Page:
Organic farms are home to a greater diversity of soil microbes and insects, that could fight off the threat of deadly food-borne pathogens, a new study shows.
Writing in the Journal of Applied Ecology, a team of international researchers explain that the spread of pathogens, such as fecal E.coli bacteria, on farmland, has caused thousands of deaths and millions of illnesses globally. That’s driven farmers to remove natural habitat like hedgerows and ponds from their land, because they’re thought to attract wild and domesticated animals which cause the problem by fouling nearby crops with their pathogenic feces. While this more simplified vision of farmland may threaten biodiversity and reduce crucial ecosystem services like pollination, it’s nevertheless seen as an essential move for food safety.
Yet, the new study actually reveals the opposite, showing that as wild habitat disappears, so too do microbes and insects–like the ever-industrious dung beetle–which can actually help to eradicate pathogens from the soil.
To make this discovery, the researchers surveyed 70 commercial broccoli fields–a crop susceptible to food-borne pathogens because it’s grown close to the ground–in the western United States. They compared conventional farms, and organic farms–where wild features were kept intact and pesticide-use minimised. By scattering pig feces across these plots to attract feces-feeding dung beetles, they found that organic plots supported greater numbers of these insects. On those farms, dung beetles cleaned up about 90% of feces in a matter of days, much more quickly than on conventional farms where there were fewer beetles to be found.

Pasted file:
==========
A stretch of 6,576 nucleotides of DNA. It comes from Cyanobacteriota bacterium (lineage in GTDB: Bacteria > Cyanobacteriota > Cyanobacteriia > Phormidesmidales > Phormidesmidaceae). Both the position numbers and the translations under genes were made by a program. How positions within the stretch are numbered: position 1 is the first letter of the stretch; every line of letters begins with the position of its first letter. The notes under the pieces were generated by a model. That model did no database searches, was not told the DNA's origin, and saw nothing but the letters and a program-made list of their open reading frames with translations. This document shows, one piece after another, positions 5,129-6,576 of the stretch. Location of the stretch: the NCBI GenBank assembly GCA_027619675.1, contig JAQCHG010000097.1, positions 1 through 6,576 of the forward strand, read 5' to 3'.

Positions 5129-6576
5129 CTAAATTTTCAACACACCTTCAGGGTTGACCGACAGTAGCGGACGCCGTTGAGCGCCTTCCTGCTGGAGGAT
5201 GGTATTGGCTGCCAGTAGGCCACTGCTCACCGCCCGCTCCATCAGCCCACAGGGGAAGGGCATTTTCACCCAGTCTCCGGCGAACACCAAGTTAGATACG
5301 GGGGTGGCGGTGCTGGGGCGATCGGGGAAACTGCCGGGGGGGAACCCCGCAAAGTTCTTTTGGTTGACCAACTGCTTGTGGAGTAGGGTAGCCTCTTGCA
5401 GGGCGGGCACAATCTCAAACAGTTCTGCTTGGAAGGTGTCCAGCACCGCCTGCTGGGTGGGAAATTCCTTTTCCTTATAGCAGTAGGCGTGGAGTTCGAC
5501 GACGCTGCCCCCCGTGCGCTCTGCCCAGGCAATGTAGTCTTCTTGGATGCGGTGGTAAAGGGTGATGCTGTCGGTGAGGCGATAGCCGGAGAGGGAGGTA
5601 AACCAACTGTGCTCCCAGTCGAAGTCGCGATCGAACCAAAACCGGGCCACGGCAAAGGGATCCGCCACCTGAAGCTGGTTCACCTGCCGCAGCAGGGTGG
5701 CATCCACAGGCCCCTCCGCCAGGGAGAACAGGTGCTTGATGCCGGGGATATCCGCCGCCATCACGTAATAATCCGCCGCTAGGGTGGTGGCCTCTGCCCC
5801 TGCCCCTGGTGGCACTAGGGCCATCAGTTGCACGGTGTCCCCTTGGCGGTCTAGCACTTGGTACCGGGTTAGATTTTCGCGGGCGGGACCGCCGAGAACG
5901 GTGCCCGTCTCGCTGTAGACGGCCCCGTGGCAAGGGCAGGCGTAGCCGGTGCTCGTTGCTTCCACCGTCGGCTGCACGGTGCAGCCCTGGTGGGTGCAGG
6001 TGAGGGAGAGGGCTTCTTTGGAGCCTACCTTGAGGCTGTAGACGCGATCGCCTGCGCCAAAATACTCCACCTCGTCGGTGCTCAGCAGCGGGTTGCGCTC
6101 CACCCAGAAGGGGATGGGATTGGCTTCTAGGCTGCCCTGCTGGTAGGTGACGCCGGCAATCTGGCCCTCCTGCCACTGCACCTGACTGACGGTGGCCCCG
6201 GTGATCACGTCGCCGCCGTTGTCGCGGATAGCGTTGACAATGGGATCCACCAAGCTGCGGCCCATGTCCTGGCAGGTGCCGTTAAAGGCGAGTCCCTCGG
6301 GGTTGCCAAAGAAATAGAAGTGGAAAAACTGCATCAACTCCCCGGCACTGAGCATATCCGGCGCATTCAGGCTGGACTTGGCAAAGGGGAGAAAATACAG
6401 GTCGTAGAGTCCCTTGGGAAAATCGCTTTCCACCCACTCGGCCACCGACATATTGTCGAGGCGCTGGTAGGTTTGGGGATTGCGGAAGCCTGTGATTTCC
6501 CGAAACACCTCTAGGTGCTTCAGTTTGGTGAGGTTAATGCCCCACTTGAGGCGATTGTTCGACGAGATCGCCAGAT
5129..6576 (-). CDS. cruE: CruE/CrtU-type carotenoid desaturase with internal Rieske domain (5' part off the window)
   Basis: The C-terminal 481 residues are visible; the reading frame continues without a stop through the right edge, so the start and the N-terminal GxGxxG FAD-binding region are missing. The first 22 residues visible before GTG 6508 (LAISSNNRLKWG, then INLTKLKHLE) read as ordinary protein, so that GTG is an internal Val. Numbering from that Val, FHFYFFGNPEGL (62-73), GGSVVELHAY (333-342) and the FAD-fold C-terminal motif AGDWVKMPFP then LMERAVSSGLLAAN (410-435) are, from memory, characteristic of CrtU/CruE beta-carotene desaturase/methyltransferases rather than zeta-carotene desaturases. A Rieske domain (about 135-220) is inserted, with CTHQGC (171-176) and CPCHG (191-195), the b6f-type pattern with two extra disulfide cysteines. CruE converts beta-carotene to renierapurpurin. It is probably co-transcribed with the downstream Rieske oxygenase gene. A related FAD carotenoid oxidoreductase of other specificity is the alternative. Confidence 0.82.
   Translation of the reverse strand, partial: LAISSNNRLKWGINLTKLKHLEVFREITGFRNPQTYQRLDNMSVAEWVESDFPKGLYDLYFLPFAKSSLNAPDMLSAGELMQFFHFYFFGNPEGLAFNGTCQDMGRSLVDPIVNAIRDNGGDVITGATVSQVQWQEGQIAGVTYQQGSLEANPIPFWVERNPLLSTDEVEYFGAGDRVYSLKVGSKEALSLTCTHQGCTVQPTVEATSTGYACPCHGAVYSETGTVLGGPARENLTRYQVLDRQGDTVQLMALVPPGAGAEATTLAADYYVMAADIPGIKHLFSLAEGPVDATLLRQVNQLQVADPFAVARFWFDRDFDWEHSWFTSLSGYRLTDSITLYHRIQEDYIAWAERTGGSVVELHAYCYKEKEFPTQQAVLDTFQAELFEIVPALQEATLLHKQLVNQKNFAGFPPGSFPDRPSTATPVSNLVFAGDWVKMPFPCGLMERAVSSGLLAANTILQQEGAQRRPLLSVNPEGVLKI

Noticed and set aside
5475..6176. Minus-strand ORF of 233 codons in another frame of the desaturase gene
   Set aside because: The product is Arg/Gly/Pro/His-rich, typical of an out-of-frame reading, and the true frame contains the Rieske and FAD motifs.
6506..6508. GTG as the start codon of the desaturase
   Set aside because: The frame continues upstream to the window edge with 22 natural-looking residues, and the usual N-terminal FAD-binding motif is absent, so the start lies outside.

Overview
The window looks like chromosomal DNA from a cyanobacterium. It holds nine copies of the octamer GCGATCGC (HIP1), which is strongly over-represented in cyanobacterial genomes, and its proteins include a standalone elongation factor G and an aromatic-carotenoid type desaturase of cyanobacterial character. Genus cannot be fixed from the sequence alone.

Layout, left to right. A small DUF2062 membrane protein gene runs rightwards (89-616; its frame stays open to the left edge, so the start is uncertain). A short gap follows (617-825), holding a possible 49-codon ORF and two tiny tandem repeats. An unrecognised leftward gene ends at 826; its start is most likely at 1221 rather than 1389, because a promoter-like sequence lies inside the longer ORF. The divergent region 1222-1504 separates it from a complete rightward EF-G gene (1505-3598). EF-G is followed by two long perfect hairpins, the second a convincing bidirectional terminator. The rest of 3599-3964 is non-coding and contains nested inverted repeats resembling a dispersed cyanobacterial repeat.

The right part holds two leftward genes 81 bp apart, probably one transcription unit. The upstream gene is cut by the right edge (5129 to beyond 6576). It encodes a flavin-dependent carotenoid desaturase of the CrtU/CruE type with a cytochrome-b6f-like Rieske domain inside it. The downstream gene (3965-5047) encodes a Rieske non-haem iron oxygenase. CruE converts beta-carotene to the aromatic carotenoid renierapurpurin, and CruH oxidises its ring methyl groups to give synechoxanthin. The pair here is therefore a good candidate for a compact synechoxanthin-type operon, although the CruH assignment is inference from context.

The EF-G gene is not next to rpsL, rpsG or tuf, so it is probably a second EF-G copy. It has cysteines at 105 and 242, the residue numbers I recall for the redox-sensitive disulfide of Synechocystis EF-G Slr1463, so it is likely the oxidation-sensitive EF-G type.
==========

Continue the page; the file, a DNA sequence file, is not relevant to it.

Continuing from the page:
The researchers also sampled the soil across these farms and found that organic plots had more organic matter in the soil. This supported a higher diversity of soil microbes when compared to conventional farms–with possible benefits for controlling foodborne pathogens.
The researchers also carried out laboratory experiments to test whether soil bacteria and dung beetles were actually reducing the level of harmful E.coli bacteria, not just removing the waste. These showed that both the beetles and the soil bacteria did in fact suppress the amounts of pathogenic E.coli bacteria in the tested samples. Soil microbes tend to compete with each other–which explains why a greater diversity of bacteria would help to suppress the level of E.coli there. No one knows for sure why dung beetles also have this effect, but separate research suggests that it’s possible their bodies contain anti-microbial properties that wipe out the bacteria in the feces, as they process it.
This doesn’t necessarily mean pure organic agriculture is the solution: rather, the findings suggest that farms that contain natural habitat and more biodiversity will likely have enriched soil and more insects. In turn, this natural clean-up crew could put up a powerful front against food-borne pathogens. On the other hand, conventional farms that eradicate natural habitats may actually be more susceptible to a pathogenic outbreak.
The study draws a strong link between farmland biodiversity, and our health. So perhaps, when we think over the benefits of preserving natural habitat on farms, we should go beyond pollinators, the researchers suggest: “Improved food safety may be an important, and perhaps underappreciated, ecosystem service that is enhanced by on-farm biodiversity.”